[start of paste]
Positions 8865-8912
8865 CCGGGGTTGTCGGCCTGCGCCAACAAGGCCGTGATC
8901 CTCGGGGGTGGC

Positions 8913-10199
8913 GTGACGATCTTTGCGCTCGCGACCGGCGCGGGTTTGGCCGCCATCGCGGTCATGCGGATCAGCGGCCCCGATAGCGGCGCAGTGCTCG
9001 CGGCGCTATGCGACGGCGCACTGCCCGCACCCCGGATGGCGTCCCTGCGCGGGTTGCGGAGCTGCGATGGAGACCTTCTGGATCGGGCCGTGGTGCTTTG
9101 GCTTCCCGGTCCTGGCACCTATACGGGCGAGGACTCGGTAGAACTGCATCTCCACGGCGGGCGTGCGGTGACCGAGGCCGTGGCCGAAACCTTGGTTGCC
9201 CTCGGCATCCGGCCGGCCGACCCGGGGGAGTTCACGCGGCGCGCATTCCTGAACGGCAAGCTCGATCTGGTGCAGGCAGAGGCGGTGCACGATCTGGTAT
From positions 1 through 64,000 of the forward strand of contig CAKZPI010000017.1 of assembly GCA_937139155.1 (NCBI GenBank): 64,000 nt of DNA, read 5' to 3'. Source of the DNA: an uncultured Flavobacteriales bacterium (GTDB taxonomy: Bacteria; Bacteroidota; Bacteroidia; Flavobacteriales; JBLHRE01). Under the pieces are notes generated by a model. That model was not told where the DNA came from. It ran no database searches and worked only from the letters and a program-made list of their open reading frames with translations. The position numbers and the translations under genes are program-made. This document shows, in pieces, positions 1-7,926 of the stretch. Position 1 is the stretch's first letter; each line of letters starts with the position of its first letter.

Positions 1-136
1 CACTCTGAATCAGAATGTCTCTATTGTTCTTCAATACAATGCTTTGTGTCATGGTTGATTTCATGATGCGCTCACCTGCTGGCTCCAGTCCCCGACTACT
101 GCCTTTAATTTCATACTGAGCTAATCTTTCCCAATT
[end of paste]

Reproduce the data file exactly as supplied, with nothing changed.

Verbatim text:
Positions 8865-8912
8865 CCGGGGTTGTCGGCCTGCGCCAACAAGGCCGTGATC
8901 CTCGGGGGTGGC

Positions 8913-10199
8913 GTGACGATCTTTGCGCTCGCGACCGGCGCGGGTTTGGCCGCCATCGCGGTCATGCGGATCAGCGGCCCCGATAGCGGCGCAGTGCTCG
9001 CGGCGCTATGCGACGGCGCACTGCCCGCACCCCGGATGGCGTCCCTGCGCGGGTTGCGGAGCTGCGATGGAGACCTTCTGGATCGGGCCGTGGTGCTTTG
9101 GCTTCCCGGTCCTGGCACCTATACGGGCGAGGACTCGGTAGAACTGCATCTCCACGGCGGGCGTGCGGTGACCGAGGCCGTGGCCGAAACCTTGGTTGCC
9201 CTCGGCATCCGGCCGGCCGACCCGGGGGAGTTCACGCGGCGCGCATTCCTGAACGGCAAGCTCGATCTGGTGCAGGCAGAGGCGGTGCACGATCTGGTAT
From positions 1 through 64,000 of the forward strand of contig CAKZPI010000017.1 of assembly GCA_937139155.1 (NCBI GenBank): 64,000 nt of DNA, read 5' to 3'. Source of the DNA: an uncultured Flavobacteriales bacterium (GTDB taxonomy: Bacteria; Bacteroidota; Bacteroidia; Flavobacteriales; JBLHRE01). Under the pieces are notes generated by a model. That model was not told where the DNA came from. It ran no database searches and worked only from the letters and a program-made list of their open reading frames with translations. The position numbers and the translations under genes are program-made. This document shows, in pieces, positions 1-7,926 of the stretch. Position 1 is the stretch's first letter; each line of letters starts with the position of its first letter.

Positions 1-136
1 CACTCTGAATCAGAATGTCTCTATTGTTCTTCAATACAATGCTTTGTGTCATGGTTGATTTCATGATGCGCTCACCTGCTGGCTCCAGTCCCCGACTACT
101 GCCTTTAATTTCATACTGAGCTAATCTTTCCCAATT